What would the EdTech world look like without TORSH, Clever, 4.0 Schools, Nimble, or Peergrade? Chances are it’s not so different and you are already looking at it right now.
Time and again, promising startups that will “change the education playing field” are on display. But from what we’ve seen so far, it doesn’t matter if they have the most reputable partners behind them, they all will most likely fall short on their promise. What is worse, the likely cause of failure does not seem to be new. Take a look at some of these painfully common reasons for failure. I’d love to tell you the lesson has been learned, but…
Speak to a teacher first. At least one.
And no, education specialists who haven’t taught a day in their life do not count. Sana Labs, a company that “utilizes artificial intelligence to closely personalize content to the needs of each student,” recruited “NASA and Cornell University experts.” Not one word in their press releases, media coverage, or on their own website mentions the words “teacher” or “instructor.” There’s still hope the 21-year old founder, Joel Hellermark, from Sweden comes around, but nothing yet.
If you did speak to a teacher, that’s wonderful, just don’t assume you’ve spoken with them all.
The contexts in which teachers work differ widely, with income and geography being just some of the most obvious variables. Even within schools of the same type, there are significant differences, as best exemplified by ideas targeting charter and “cyber charter” schools, a tale of success according to Betsy DeVos and no one else.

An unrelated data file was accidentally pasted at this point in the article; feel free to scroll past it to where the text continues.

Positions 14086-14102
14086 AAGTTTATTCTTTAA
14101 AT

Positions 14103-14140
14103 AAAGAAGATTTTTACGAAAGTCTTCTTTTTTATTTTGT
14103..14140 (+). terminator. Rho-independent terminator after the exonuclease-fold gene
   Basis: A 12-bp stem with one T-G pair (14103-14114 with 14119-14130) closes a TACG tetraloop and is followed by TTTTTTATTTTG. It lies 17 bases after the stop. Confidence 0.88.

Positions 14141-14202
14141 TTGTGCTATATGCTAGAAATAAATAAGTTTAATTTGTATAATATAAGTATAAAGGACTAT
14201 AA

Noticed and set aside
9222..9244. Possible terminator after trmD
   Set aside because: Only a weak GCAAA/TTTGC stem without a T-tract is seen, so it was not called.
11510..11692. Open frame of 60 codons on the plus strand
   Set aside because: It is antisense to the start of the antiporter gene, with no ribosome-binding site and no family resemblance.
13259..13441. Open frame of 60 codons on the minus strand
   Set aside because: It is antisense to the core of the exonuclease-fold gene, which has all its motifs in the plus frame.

If you are going to reinvent the wheel, try choosing a solution with some evidence behind it.
Astounding results in the field of personalized learning kicked off Facebook’s (er, the Chan Zuckerberg Initiative’s) series of multi-million dollar investments in EdTech startups. Who would have thunk? Actually, almost anyone involved in the field since the 1980s. It turns out, the research quoted by the Initiative has been thoroughly debunked over and over. Yes, personalization is promising, but the finer details, like a robust body of evidence, matter.
Don’t count on faculty’s time, energy, or good vibes.
Surely your product will optimize teacher time and make it super productive… once they complete your product training, right? Adams schools in Colorado found this out the hard way. When asked about the decision to scale back a “groundbreaking” bilingual literacy program, a representative attributed it, in part, to the teacher’s lack of patience.
Partner with a Microsoft type at your own peril…
Issuing a press release with your products name right next to the tech giant of the day might sound like great backing (and truthfully, sometimes it is,) but these endorsements do not come cheap. Just ask Boxlight. Furthermore, do not assume the tech giant will refrain from partnering with anyone else, including your direct competitor.
…and if you are one of them, don’t think these rules don’t apply to you.
Google can certainly deploy vast resources quicker than anyone, but somehow this has not led to domination in every education area they’ve entered. Perhaps with the exception of chromebooks, Google still has far to go in virtually every field, from VR to Zendaya-aided computer science advocacy and, of course, LMS. At the end of the day, education is a social and human discipline, and teachers might not be rendered obsolete by robots just yet.